In Dylan there is a single namespace associating variable names with
objects of all kinds. For example, the variable name $pi,
the function name reverse and the class name
<list> are all in this single namespace. It is
possible to subdivide this namespace into modules, but that is a separate issue. In Lisp, there is one name space for
variables, another for function names, and a third for data types.
The symbol list has one value as a function, another as a
type, and is free to be given yet another as a variable.
So there are two problems: (1) doing an analysis to tell which way
list (or 'list) is intended to be used, and (2)
deciding what to do when list is used in what to Dylan is
several different ways. LTD address part of problem (1): it makes
choices based on the function to which an expression is an argument.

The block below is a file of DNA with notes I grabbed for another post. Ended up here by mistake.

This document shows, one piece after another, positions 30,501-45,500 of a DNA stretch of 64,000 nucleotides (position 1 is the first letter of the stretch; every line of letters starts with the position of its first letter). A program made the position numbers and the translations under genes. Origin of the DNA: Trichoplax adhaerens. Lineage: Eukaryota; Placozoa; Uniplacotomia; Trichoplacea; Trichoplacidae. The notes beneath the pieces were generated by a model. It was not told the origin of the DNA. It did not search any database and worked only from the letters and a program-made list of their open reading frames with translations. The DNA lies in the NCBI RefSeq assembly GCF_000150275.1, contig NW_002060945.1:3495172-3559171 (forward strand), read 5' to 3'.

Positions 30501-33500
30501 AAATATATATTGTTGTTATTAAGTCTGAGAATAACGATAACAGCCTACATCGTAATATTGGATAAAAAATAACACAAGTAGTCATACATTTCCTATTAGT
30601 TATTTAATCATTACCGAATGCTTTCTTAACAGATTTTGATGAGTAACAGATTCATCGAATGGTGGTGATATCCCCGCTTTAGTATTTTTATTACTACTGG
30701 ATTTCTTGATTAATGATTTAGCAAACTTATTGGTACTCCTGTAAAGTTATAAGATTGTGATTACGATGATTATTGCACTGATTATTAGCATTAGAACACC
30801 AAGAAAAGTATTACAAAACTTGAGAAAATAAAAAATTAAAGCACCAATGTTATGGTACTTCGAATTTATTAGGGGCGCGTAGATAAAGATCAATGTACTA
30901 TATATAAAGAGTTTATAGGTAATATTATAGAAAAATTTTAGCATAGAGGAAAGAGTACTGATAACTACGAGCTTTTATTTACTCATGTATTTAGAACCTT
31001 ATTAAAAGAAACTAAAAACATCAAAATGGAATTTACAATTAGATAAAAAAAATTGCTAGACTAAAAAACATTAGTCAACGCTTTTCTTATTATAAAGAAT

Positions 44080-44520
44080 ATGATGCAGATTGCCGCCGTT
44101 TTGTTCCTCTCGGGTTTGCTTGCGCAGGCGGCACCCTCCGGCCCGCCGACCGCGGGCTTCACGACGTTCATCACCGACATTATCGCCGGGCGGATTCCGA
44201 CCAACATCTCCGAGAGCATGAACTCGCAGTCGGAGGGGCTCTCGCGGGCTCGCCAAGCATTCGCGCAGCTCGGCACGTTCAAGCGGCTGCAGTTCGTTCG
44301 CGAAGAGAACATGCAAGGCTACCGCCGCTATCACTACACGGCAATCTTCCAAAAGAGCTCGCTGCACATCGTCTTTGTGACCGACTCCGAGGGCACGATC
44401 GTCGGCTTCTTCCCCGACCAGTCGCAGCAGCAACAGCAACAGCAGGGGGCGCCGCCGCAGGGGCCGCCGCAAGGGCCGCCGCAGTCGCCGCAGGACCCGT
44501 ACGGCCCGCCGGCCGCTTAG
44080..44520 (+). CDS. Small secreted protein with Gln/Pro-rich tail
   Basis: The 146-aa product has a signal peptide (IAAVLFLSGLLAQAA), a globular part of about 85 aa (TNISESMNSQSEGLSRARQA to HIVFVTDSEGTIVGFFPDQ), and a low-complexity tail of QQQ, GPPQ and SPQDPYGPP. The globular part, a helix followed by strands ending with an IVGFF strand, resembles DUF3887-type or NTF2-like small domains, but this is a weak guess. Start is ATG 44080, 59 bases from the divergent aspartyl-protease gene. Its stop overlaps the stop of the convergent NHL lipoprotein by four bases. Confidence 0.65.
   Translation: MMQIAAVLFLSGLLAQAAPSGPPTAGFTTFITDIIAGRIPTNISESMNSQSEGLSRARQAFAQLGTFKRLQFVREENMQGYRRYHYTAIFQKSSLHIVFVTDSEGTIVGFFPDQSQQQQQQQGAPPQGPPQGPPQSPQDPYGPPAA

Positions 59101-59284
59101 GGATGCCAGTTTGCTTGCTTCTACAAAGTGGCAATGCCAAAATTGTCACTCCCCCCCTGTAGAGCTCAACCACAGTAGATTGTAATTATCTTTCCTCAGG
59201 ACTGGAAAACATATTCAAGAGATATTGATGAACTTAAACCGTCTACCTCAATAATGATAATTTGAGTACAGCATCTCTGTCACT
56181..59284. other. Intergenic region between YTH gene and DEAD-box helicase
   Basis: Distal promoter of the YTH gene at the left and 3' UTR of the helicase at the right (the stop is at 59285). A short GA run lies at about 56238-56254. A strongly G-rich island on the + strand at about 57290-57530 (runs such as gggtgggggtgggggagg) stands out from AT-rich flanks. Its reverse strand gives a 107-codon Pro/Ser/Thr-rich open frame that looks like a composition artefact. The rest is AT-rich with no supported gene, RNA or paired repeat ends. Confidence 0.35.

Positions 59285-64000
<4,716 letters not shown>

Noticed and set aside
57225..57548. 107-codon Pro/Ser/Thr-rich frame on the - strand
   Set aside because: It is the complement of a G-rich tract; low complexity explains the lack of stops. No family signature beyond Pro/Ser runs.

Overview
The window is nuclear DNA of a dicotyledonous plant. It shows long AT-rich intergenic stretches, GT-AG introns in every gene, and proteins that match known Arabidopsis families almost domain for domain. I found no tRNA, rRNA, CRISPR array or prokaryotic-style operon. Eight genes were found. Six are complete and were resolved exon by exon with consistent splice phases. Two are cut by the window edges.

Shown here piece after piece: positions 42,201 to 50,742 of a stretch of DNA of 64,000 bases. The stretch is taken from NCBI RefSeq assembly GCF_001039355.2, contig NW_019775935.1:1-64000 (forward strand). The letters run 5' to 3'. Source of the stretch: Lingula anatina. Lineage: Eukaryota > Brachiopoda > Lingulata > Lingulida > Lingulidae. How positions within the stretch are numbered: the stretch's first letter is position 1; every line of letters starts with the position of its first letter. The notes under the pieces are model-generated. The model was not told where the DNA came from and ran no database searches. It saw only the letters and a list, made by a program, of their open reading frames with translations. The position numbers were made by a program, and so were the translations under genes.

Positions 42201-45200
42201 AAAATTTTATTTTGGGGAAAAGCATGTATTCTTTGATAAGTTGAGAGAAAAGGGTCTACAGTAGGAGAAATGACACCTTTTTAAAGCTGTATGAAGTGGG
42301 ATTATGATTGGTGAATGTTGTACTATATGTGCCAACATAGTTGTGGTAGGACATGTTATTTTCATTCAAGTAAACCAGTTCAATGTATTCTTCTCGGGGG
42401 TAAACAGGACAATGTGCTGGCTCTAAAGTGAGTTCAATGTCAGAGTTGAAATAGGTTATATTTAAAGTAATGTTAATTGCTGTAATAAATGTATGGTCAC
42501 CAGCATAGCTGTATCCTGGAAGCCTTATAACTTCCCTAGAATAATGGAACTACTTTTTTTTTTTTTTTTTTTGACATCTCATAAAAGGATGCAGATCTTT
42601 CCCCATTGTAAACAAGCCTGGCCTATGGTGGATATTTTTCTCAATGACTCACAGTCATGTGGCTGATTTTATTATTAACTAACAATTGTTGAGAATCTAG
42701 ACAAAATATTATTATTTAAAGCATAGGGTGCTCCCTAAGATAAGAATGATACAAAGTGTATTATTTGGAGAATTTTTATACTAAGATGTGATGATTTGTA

For example, consider the following conversions of list
done by LTD:
(coerce x 'list) as(<list>, x)
(mapcar 'list args) map(list, args)
(list 'list) list(#"list")
These are possible because LTD knows that the second argument to coerce is a type,
and the first argument to mapcar is a funcion.
But there are some cases
where conversions like this cannot be done automatically. Consider (setq var
'list). This should be translated as var := list if the
variable is used later in (funcall var 1 2 3); it should be
translated as var := <list> if the variable is used in
(coerce x var), and it should be translated as var :=
#"list" in other cases. But in general, deciding where a
variable will be used is undecidable. So LTD does not even attempt to
do non-local analysis. By default, 'list translates as the
symbol #"list" and list translates as the variable
list. This means that LTD will make mistakes in expressions
such as (let ((var 'list)) (funcall var x y)) or (let
((list nil)) (list list)).
Lisp has special variables with dynamic scope. Dylan does not have